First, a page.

John Donvan: Really? Daniel Jones: [laughs] John Donvan: So, there's a science to the - yeah - to the mystery? Tom will tell you more about that.
John Donvan: I'm curious - in our audience tonight - is anybody here on a date? John Donvan: Oh, come on. Raise - close your eyes and raise your hands if you're here on a date. So - [laughter] - I think both of those things are happening right now. But I want to go to, you know, take that question to you in terms of the - what - you know, the heart wants what it wants, but the brain is the thing that's telling us, "Don't do that stupid thing.
Are there people who can talk themselves out of romance because their brain is telling them that it's a bad idea and their lives become ruined as a result? Or are there people - the opposite as well?
Are people following their hearts and they do incredibly stupid things? Daniel Jones: - following their hearts. I don't think I've ever been asked that question in that way before. I think people are terrified. You know, that - to open - to be vulnerable with someone is what love requires, but that's the hardest thing.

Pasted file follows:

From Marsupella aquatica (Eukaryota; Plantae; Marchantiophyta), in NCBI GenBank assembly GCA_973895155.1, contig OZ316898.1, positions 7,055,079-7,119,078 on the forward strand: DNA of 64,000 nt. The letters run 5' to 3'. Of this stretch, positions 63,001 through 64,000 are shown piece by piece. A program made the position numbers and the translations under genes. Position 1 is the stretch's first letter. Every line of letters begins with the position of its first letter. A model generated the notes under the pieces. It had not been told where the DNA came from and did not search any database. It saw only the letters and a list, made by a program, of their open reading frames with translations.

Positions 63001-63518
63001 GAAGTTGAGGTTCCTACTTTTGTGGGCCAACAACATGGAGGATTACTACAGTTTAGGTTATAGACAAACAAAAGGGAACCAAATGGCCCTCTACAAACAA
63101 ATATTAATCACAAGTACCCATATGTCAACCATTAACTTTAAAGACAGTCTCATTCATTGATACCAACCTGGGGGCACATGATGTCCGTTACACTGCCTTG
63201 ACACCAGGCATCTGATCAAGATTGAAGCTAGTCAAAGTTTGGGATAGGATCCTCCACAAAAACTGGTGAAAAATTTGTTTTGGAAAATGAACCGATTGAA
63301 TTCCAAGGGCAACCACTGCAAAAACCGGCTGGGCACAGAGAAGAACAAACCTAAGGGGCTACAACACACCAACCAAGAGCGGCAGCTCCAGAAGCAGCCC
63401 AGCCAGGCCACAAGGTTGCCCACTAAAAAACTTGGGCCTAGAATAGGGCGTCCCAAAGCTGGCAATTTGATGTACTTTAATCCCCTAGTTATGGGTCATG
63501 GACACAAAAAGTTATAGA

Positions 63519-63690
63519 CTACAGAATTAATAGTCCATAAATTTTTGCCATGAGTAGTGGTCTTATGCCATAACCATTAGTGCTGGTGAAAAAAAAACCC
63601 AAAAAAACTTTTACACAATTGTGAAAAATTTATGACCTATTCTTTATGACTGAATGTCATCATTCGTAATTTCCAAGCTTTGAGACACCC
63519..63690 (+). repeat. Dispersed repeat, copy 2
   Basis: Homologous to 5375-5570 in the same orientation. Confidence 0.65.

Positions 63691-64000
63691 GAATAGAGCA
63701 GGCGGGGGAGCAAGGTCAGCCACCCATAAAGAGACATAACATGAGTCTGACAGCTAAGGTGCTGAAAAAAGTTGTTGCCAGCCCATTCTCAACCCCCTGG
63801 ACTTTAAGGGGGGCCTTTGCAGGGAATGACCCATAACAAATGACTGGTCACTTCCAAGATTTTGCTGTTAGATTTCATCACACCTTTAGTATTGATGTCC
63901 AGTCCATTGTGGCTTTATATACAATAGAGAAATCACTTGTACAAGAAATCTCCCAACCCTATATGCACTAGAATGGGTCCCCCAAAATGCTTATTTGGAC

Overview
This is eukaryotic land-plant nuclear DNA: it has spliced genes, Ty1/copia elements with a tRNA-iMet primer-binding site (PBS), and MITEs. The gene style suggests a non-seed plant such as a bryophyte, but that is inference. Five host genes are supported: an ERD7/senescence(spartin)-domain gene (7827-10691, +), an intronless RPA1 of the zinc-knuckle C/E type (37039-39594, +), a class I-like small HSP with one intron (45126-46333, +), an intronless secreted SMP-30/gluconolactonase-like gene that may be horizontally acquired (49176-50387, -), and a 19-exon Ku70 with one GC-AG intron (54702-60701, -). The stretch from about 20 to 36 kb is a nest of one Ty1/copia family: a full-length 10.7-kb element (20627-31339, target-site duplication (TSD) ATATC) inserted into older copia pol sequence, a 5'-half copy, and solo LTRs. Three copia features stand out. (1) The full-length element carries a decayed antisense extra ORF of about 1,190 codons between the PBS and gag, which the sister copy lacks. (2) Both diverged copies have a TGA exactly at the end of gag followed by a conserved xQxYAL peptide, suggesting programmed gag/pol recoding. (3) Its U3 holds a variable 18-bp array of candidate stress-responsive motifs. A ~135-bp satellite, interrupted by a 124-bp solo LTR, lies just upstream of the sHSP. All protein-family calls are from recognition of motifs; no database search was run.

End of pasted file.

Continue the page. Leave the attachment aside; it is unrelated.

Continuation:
And I think it's harder - part of that is harder these days because we have these ways of sheltering ourselves and being meeker about how we ask someone out.
You know, it's just a text that says, "What's up? Daniel Jones: And there's so little risk in that. And when you're used to taking - when you're not used to taking risks, it was really a risk. Like, when I was in high school, and I was - I mean, I'm terrible at relationships. Like, I just - you know, part of this column has been, like, an education for me, because it's just not something I've ever been very good at.
And I - the idea of, like, calling someone or going up to someone in person - John Donvan: [affirmative] Daniel Jones: - was just paralyzing to me. And if I had texting, I would have been emboldened by that. But it would have been this lower bar of, like, saying, "What's up? Daniel Jones: And I think that you have to practice vulnerability to do it well, just like anything. And I worry that our tools are allowing us not to practice vulnerability. John Donvan: How else has actually working on this column and knowing all of these people's stories - how else has it changed you?